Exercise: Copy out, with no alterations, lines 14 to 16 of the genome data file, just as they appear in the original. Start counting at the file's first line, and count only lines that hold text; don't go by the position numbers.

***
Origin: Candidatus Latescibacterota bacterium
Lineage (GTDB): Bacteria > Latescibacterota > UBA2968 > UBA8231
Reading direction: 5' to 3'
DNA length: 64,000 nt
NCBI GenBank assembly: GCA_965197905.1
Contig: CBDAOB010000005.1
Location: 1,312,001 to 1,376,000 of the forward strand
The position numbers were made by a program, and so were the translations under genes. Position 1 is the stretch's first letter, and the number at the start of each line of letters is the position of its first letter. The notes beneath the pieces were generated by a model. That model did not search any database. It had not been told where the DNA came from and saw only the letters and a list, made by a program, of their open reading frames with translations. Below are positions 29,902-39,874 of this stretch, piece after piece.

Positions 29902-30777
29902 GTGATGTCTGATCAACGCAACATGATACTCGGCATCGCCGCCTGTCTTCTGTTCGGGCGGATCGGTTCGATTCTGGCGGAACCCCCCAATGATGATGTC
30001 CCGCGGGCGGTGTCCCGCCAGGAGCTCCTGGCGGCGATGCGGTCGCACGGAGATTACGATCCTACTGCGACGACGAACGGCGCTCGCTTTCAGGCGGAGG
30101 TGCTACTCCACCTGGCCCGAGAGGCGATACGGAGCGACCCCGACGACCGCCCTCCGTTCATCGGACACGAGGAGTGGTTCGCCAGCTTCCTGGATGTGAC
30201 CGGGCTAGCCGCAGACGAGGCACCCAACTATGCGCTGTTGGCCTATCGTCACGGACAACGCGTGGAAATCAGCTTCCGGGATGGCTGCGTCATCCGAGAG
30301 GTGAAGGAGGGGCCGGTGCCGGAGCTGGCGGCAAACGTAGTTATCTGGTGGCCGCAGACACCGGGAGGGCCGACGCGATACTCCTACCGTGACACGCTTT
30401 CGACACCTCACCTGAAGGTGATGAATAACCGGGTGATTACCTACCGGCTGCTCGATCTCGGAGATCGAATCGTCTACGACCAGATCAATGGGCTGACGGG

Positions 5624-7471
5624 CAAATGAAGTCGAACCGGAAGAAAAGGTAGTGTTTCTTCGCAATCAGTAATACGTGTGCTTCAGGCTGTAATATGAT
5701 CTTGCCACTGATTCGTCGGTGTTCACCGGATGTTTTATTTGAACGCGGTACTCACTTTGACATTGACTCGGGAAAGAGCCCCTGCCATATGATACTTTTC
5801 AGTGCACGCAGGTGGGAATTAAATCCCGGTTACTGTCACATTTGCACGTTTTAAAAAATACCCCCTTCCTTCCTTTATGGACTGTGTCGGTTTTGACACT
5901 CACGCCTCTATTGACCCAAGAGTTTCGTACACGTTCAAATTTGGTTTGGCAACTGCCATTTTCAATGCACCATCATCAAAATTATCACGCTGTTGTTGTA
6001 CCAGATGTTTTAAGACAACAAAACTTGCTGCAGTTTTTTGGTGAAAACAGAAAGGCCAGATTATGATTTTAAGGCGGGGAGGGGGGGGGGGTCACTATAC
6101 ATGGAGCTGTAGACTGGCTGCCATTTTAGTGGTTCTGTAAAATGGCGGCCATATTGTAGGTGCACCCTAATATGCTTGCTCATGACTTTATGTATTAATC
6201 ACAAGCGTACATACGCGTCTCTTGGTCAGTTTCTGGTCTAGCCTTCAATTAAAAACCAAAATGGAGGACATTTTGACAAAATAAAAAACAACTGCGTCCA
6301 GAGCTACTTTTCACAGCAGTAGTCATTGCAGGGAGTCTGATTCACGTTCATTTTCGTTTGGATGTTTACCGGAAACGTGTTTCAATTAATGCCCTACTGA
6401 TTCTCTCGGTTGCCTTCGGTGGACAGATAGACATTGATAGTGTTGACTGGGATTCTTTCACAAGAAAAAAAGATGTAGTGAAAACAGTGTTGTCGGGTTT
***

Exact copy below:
30301 GTGAAGGAGGGGCCGGTGCCGGAGCTGGCGGCAAACGTAGTTATCTGGTGGCCGCAGACACCGGGAGGGCCGACGCGATACTCCTACCGTGACACGCTTT
30401 CGACACCTCACCTGAAGGTGATGAATAACCGGGTGATTACCTACCGGCTGCTCGATCTCGGAGATCGAATCGTCTACGACCAGATCAATGGGCTGACGGG

Positions 5624-7471